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Political Communication in times of a New Political Culture

cover_issue_48_es_ESThe process of globalisation and its clear communicative, cultural and political effects are greatly affecting two relatively new concepts in academic research, specifically Political Communication and Political Culture. The relationship between these concepts is increasingly interdependent as the tools and languages of Political Communication strongly influence the formation of the New Political Culture, and in turn, citizen activity through digital communication tools is conditioning the generation of content and the creation of discourse which take shape in the form of Political Communication.
We believe that to understand the reasons for this relationship it is necessary to establish, firstly, the characteristics of the New Political Culture, and secondly, the way in which the possibilities offered by technology transform the generation and transmission of Political Communication. Possibly the newest aspect of this relationship is that it has a two-way nature, altering the classical roles of the communication process that clearly distinguishes transmitters and receivers. This new aspect constitutes global evidence and is felt in a very similar way in all western representative democracies.
This work endeavours to describe and analyse this emerging scenario which has taken shape as another of the transformations which are occurring in advanced societies, and to identify some trends which, in all cases, are subject to the accelerated change of our time.

Scope and Difficulties of the Transmedia Practice. A Case Study on the Spanish PSM System

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According to a growing volume of academic literature on the subject, transmedia fiction and non-fiction production is now one of the main areas driving innovation in media companies, thanks to the improvements it brings in numerous interconnected fields: narrative and content, management and productive strategy, brand promotion, etc. In this context the article focuses on transmedia linked to public broadcasting companies, starting with a qualitative study based on interviews with expert professionals from thirteen corporations in Spain, one operating at the national level (RTVE) and twelve at the regional level (A Punt Media, CARTV, CCMA, CRTVG, CMM, EITB, EPRTVIB, RTVM, RTPA, RTVA, RTRM and RTVC). The results show how professionals view the concept of transmedia production, its advantages, disadvantages and the challenges it poses, which depend on these corporations’ service and relationship with audiences. As the conclusions state, the keys factors for understanding the professional transmedia strategy of public broadcasting corporations are found in the characteristics of today’s media market, which is suffering from budget cuts and growing competition.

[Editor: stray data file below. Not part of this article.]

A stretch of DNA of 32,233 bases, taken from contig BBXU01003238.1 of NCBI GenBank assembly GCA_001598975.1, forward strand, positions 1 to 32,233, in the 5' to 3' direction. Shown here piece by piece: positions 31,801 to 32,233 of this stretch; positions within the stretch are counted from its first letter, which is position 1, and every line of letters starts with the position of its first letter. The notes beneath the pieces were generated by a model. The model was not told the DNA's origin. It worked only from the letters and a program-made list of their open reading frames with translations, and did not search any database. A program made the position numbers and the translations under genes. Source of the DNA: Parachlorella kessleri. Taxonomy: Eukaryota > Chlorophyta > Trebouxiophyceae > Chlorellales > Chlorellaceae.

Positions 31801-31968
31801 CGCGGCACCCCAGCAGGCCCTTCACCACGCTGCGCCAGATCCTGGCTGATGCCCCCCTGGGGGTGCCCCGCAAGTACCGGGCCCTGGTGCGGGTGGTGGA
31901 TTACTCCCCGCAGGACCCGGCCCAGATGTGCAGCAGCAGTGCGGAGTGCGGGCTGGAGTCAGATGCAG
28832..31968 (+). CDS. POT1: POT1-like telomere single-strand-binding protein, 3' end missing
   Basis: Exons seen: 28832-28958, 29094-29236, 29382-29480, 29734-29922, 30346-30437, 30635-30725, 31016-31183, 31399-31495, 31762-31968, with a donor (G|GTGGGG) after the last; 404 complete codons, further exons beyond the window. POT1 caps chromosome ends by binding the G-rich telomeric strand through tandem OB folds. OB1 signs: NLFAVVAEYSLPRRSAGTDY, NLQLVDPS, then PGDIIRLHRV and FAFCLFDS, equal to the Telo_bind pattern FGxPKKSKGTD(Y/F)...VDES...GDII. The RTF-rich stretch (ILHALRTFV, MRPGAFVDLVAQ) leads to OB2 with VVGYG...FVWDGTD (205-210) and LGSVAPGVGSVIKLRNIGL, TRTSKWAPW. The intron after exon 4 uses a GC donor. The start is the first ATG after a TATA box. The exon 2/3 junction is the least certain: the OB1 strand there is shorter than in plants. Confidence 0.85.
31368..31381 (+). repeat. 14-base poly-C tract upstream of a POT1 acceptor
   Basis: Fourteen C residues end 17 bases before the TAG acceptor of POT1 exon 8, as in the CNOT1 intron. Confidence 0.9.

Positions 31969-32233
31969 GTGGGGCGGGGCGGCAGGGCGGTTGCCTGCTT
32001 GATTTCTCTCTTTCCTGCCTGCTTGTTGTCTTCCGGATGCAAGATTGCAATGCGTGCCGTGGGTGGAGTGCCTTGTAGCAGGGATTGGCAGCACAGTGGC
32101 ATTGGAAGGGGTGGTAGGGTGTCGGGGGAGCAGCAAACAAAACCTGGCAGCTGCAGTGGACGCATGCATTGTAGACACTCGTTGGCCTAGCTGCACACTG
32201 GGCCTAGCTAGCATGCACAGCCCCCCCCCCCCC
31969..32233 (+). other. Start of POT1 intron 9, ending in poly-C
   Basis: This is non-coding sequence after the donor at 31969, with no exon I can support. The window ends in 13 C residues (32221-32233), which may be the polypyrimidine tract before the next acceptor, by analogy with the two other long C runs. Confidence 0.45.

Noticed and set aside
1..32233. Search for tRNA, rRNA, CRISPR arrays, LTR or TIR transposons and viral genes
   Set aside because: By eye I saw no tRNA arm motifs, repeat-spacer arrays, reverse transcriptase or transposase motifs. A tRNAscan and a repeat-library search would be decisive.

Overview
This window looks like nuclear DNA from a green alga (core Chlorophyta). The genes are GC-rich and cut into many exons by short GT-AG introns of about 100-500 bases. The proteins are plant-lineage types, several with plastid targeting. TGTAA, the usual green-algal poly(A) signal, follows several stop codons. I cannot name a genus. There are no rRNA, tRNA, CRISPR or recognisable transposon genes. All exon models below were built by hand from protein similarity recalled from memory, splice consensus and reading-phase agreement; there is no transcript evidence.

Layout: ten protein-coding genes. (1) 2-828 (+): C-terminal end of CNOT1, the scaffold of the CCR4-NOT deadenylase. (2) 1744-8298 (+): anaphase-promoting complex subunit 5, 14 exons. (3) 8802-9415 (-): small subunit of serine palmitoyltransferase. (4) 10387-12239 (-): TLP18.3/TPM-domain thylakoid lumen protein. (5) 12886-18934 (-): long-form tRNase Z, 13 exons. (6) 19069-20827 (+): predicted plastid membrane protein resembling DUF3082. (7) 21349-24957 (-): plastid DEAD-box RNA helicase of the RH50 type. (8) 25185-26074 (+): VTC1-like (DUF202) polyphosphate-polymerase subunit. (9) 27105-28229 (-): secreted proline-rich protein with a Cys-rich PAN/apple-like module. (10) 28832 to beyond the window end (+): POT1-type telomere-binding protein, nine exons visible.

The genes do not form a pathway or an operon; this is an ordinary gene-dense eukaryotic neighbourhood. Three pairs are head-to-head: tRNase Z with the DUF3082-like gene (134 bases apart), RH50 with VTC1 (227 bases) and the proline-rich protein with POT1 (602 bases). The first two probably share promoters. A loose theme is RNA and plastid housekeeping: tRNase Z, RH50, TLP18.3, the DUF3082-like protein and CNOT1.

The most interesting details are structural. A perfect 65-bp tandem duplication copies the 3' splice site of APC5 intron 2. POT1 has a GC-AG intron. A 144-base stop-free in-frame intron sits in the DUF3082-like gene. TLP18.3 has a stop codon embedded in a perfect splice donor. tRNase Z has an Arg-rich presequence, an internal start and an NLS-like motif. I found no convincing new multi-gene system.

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The university teaching of cyberjournalism in Brazil and Spain: formative responses and future challenges in convergent and social context

imagen OBS observatorio
Brazil and Spain are two Iberoamerican countries that have evidenced up to date one of the highest dynamisms in the online professional and scholar fields. Taking into account the consolidation in the last years of social journalism and media convergence tendencies, this article analyses how online journalism teaching is currently being developed in six of the most relevant public and private universities of Brazil and Spain. The study aims to gain a depth insight into the response that University education is giving to the current and future needs of a society increasingly interconnected and influenced by technology, and thus more and more convergent and social. With this purpose, the study uses a methodological approach based on the analysis of several teaching curriculums in Grade and Posgrade, apart from considering the opinions of teachers in charge of online journalism subjects in both countries. The results provide specific data about training models, denomination of the courses and subjects, curricular development options, current theoretical and practical approach to online journalism related subjects and future challenges and opportunities. It was concluded that the professional change promoted at different levels by the processes of media convergence and the assimilation of the 2.0 productive routines has promoted a progressive adaptation of the Brazilian and Spanish curricula in terms of diversification, transversality and specialization. In these curricula, teaching around cyberjournalism responds to the need for journalists for an increasingly broader education.

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Radio in the Basque Country: A tool for cross-cultural dialogue, multiculturalism and social integration

ECREA